Jon Schwarz, a journalist with The Intercept, discusses Donald Trump’s proclamation in the South Carolina Republican debates that George W. Bush lied about Iraq having weapons of mass destruction in the run-up to the 2003 war, and the profound effect Trump has had on the core belief system of American conservatives.
For all my bashing of large UFO groups, I haven’t actually confronted someone from one of those groups to pose some of the questions that I’d been asking almost rhetorically. Hearing about Cassidy Nicholas changed that. For the past two years, she has been Associate Communications Producer for the Mutual UFO Network (MUFON) which puts her in charge of their national media. She is also the author of three books on the paranormal, as well as a field investigator for MUFON, and has hosted many radio interviews. We started out with her experiences as an interviewer and the chance it gives the host to learn directly from the guest, which is something I always like.
How does an investigator keep from imposing their views and even unconscious motivations on a UFO witness? Nicholas says that MUFON field investigators are supposed to adhere to a standard set of questions that have no ET or other bias. She emphasized that they are routinely reminded not to impose any point of view in their reports or questioning. She added that MUFON as a group does not espouse the ET explanation, even though individual members may try to speak for the organization with that belief. I asked of there was any movement towards the inclusion of nonstandard questions about the witness, such as ethnic background as well as subjective data about emotions, feelings, or life changes, and she indicated that they were moving towards some of these goals, and are open to alternate viewpoints.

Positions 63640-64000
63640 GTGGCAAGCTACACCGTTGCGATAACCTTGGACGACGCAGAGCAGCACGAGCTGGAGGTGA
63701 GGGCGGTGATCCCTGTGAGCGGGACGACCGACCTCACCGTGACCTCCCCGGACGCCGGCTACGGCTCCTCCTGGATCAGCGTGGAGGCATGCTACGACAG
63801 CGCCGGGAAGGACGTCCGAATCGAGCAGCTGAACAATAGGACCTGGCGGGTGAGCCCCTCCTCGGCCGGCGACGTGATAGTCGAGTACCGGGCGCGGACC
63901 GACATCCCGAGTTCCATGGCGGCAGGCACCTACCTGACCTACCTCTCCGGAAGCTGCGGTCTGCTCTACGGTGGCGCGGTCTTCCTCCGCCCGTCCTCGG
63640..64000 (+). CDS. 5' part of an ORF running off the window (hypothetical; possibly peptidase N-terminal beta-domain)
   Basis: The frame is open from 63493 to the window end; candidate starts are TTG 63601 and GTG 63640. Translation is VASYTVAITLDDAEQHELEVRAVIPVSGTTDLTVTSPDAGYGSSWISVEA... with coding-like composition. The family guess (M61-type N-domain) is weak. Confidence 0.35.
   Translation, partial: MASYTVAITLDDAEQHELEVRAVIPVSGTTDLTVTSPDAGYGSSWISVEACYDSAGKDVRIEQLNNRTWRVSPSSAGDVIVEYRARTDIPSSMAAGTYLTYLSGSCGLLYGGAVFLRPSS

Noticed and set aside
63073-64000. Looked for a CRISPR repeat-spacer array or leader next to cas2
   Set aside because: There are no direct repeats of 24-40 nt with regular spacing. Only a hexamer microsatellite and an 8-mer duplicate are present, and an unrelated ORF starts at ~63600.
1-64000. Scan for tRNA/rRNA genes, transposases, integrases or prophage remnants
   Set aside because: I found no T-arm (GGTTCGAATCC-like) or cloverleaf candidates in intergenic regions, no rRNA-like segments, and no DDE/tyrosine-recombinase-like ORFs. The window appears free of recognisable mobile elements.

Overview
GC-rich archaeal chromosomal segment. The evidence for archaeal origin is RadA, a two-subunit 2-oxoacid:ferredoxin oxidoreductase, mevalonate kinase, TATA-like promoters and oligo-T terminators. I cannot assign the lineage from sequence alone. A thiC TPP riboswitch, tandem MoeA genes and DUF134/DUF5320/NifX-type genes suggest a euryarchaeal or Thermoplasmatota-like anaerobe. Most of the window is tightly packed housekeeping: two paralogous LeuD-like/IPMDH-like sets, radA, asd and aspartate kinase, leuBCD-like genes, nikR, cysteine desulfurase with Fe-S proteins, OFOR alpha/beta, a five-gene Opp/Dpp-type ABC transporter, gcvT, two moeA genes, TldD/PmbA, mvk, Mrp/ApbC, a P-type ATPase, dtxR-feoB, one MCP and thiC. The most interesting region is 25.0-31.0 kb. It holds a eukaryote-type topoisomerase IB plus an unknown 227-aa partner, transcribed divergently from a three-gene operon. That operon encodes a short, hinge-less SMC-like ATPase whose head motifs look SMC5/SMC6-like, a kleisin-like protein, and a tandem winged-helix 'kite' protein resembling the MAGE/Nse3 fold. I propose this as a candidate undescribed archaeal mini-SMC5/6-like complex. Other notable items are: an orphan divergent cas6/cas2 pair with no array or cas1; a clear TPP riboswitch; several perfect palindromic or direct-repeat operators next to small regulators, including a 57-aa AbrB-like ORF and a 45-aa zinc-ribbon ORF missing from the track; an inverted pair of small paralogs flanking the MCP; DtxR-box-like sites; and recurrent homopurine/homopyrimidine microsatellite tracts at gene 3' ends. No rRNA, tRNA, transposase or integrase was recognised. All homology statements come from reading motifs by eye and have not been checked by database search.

Cassidy began as a paranormal investigator of ghost and haunting cases, but soon grew tired of the culture of that group, as well as the realization that she might not be able to deal with some of the more disturbing aspects of that world. She says her young son was thrown out of bed in the middle of the night during a period when she was working on a particularly intense case. At one investigation of a site with a myriad of phenomena, she told me that all the various researchers (bigfoot, paranormal, and UFO people) all got along great, which surprised me.
The one statement which impressed me the most in this interview was Cassidy’s response to my question about what she thought was the source of UFO reports and what she might be searching for when investigating a case. “I don’t know,” she said.